Observations

Could observation help you understand how users engage with your service by seeing it for yourself?

Observations help you consider your programme or service from the users’ perspective. Also known as ethnography, you observe users as they engage with your service or in another activity in their day-to-day lives to develop a holistic understanding of their context. Rather than talking to people about their experience, the researcher joins in and sees it for themselves.

Here we take you through how to use observations to collect information on impact.

Why use observations?

The aim of observations is to get ‘under the skin’ of a particular issue or viewpoint by taking a more detailed and personal view.

Benefits

  • Helpful in initial programme design
  • Understand users’ point of view
  • Gain a better understanding of an unfamiliar setting or group of people
  • Obtain insights where more in-depth and invasive research methods may not feel
    appropriate.

Limitations

  • Resource-intensive. Observations take a lot of time and produce a large amount of detailed data, which can be unwieldy
  • Requires a high level of skill.
  • Researchers need to be able to minimise biases and preconceptions, and extract robust data and insight.

How to conduct observations

1. Plan your observations

Identify a researcher
A good researcher is essential when observing and/or interacting with target audiences in their real-life environment. They need to avoid all potential pitfalls, such as the detail and completeness of their observations, as well as potential bias in data collection or analysis. They need to be completely open-minded and able to put someone else’s viewpoint before their own. They also need to understand the purpose of why the observation is being conducted.

Identify appropriate subjects
It is essential that observation subjects are as representative of the larger user audience as possible. It is also vital that the subjects are prepared for the demands of the research, and willing to be open and honest with the researcher.

Articulate your objectives
You will need clear, well-defined objectives to guide your research and keep it focused, eg. To find and document the real benefits of user experience. Consider the ultimate purpose of the research and how the findings will be used.

Prepare a topic guide
This should structure the observation by highlighting key issues as well as defined indicators for the researcher. Unlike a topic guide for interviews, this should leave room for exploration. Researchers should be prepared to be led away from the topic guide completely. Depending on your objectives, the research may take a few hours or it may take a couple of days. It may be appropriate to conduct your research at a particular time, or it may be necessary to observe subjects at different times of the day or week.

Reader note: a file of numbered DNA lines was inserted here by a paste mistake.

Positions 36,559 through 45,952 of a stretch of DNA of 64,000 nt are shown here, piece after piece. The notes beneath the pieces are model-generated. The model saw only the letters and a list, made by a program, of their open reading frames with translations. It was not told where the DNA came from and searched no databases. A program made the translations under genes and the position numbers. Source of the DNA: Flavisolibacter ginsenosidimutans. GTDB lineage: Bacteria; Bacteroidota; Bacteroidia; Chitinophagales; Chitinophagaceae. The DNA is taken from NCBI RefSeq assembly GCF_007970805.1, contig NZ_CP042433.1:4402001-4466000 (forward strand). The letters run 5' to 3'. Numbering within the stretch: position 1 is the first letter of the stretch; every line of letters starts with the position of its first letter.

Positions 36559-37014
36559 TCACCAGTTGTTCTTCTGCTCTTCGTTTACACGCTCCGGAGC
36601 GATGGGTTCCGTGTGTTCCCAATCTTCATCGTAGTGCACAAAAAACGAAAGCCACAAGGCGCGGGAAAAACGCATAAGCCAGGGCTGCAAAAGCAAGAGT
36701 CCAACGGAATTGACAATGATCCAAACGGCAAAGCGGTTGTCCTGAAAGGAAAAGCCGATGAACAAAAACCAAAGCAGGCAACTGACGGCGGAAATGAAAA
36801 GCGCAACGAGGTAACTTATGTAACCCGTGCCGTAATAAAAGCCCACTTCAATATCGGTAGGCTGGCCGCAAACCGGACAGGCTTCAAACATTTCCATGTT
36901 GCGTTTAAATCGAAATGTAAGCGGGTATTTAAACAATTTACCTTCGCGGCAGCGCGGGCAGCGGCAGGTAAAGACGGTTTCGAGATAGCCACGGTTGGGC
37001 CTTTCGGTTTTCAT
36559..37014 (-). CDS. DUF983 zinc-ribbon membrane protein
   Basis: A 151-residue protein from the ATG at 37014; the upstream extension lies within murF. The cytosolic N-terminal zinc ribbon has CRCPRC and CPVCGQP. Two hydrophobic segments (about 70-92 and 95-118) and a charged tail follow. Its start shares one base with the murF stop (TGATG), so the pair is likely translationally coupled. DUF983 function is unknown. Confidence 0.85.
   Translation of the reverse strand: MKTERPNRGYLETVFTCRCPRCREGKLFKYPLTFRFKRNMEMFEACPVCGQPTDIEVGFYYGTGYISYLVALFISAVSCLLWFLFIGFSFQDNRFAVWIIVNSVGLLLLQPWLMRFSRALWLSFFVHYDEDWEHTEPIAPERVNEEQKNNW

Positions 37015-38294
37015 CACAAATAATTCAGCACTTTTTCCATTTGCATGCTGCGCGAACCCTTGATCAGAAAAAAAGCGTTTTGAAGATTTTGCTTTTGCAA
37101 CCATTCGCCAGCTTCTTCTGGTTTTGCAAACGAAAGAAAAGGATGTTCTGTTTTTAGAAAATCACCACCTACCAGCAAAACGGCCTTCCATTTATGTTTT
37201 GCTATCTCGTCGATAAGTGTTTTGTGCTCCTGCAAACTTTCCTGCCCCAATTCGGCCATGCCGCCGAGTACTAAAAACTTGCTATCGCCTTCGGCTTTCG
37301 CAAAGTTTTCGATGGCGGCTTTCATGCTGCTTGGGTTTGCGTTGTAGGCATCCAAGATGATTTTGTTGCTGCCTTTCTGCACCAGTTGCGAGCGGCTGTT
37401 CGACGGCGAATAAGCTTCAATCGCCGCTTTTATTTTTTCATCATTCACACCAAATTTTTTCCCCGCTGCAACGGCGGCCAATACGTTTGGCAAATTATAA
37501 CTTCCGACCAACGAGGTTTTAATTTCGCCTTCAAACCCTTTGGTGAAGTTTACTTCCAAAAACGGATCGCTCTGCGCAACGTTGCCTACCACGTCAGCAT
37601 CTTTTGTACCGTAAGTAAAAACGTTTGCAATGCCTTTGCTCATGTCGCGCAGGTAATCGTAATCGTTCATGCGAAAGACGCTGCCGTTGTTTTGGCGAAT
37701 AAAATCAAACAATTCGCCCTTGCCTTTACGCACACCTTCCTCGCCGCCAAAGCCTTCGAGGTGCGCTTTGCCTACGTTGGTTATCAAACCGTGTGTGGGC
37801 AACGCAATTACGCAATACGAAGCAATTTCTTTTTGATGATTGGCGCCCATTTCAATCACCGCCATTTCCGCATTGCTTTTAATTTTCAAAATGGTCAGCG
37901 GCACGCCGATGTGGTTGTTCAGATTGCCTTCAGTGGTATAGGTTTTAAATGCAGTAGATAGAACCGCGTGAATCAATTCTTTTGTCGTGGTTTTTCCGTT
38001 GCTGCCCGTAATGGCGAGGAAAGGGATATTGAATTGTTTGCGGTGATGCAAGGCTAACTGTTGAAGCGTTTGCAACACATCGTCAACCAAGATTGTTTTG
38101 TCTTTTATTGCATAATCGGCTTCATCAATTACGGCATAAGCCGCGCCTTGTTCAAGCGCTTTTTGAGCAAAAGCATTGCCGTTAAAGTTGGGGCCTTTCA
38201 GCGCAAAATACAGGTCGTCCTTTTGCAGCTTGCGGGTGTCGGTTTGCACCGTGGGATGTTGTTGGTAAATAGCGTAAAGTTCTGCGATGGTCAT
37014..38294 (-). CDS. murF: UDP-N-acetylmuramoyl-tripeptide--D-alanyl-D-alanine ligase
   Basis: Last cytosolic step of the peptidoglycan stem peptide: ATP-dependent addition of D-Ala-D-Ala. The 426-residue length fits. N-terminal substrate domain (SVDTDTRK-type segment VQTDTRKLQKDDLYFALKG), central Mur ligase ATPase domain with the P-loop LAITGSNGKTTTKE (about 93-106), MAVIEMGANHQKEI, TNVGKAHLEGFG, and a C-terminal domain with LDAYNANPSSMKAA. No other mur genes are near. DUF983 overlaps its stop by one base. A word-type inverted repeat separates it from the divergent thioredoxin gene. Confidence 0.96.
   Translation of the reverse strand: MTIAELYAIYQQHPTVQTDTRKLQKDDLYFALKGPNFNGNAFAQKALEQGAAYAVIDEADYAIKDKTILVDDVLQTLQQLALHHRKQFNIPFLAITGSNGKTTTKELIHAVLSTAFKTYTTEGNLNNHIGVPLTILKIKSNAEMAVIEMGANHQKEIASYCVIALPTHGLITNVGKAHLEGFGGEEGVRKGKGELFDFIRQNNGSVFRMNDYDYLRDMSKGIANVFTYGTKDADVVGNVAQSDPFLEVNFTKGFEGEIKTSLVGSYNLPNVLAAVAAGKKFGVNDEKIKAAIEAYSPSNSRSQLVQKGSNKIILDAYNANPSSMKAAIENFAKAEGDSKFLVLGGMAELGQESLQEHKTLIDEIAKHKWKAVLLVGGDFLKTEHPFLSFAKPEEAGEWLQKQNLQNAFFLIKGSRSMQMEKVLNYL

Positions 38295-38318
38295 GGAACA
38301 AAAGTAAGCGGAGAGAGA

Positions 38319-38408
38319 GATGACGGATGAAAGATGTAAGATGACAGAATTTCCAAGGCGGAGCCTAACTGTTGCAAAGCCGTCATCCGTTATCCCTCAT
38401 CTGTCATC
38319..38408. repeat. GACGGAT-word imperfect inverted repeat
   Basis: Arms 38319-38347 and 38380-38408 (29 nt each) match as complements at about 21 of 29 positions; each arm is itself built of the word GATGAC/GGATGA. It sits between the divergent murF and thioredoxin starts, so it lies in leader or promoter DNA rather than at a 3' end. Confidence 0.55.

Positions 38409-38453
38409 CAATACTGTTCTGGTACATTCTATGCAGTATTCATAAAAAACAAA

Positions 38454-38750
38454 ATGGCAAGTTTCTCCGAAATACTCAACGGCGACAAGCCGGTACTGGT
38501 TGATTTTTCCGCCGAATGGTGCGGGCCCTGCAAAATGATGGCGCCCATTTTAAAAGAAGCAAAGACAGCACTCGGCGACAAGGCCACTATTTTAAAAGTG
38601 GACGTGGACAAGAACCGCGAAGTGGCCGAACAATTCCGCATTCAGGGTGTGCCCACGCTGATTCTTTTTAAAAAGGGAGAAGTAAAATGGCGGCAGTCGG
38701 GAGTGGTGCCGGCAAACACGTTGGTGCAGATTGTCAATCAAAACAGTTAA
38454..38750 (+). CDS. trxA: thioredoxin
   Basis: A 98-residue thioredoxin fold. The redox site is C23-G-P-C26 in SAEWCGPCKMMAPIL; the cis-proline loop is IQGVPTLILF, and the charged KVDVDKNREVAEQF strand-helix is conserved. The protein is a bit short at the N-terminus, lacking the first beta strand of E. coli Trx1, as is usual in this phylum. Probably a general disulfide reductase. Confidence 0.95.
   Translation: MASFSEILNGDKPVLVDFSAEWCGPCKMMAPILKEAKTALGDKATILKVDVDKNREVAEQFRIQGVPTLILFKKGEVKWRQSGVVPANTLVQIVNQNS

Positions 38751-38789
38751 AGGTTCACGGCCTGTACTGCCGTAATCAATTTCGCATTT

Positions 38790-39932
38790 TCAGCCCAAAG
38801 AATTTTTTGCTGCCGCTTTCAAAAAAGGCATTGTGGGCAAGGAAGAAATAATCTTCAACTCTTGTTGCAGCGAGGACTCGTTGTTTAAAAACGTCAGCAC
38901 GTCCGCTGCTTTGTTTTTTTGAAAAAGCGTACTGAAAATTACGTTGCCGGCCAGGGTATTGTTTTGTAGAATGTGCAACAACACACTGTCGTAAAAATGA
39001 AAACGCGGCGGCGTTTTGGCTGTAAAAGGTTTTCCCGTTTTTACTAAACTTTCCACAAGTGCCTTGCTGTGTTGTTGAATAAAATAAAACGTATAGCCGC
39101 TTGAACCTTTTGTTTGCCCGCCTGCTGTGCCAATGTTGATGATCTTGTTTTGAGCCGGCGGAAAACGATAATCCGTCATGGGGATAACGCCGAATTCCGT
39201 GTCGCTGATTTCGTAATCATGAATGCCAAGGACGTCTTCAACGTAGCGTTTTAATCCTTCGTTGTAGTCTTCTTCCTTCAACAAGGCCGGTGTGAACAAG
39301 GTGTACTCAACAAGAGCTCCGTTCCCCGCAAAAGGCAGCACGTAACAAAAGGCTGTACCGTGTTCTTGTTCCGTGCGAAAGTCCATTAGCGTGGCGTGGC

Prepare your participants
Participants need to understand the role they will play and the ways in which the research may be used, before giving written approval via a consent form. Explain what you’re trying to achieve and how they can help by sharing their experiences. Check if they are happy to use their real name or whether they would prefer to use a pseudonym. Ask about which types of media they would be happy to be featured in, if any. Get their written approval on the notes you prepare and a consent form, to confirm what’s been agreed. Participants will also need to be fully briefed on what the observation will entail.

2. Conduct your observations

Approach
Researchers may adopt different styles. Some may try to present an entirely neutral manner and let the subject take the lead. Others are more engaged and participatory. Both can be productive but it is important that the researcher can adapt to the subject.

Recording
Recording observations can help ensure that nothing is missed and give subjects the opportunity to observe their own behaviour. If consent is given, they can provide valuable material for external communication. However, some participants may feel recording devices are intrusive, or they may make the observation less natural.

3. After the observation

The debrief
It can be useful to debrief with the researcher on observations and insights immediately after the observation. If conducting further observations, reflect on how future observations should be adjusted or changed.

Analysis
Analysis of observation data takes time. Ideally, the researcher would go through their records and log every relevant action, so that they can then pull out themes. It may be helpful to outline the observation objectives and research questions, and log findings within this framework. If using video footage, it could be helpful to use a transcription services—this can help make footage easier to navigate and digest. It is a good idea to discuss the findings with the researcher and start shaping the conclusions together.

Need help getting started?

The data diagnostic asks 10 multiple choice questions about what your programme or service is, how it works, and who it targets. It then provides a tailored report recommending what kind of data you should consider collecting and how.

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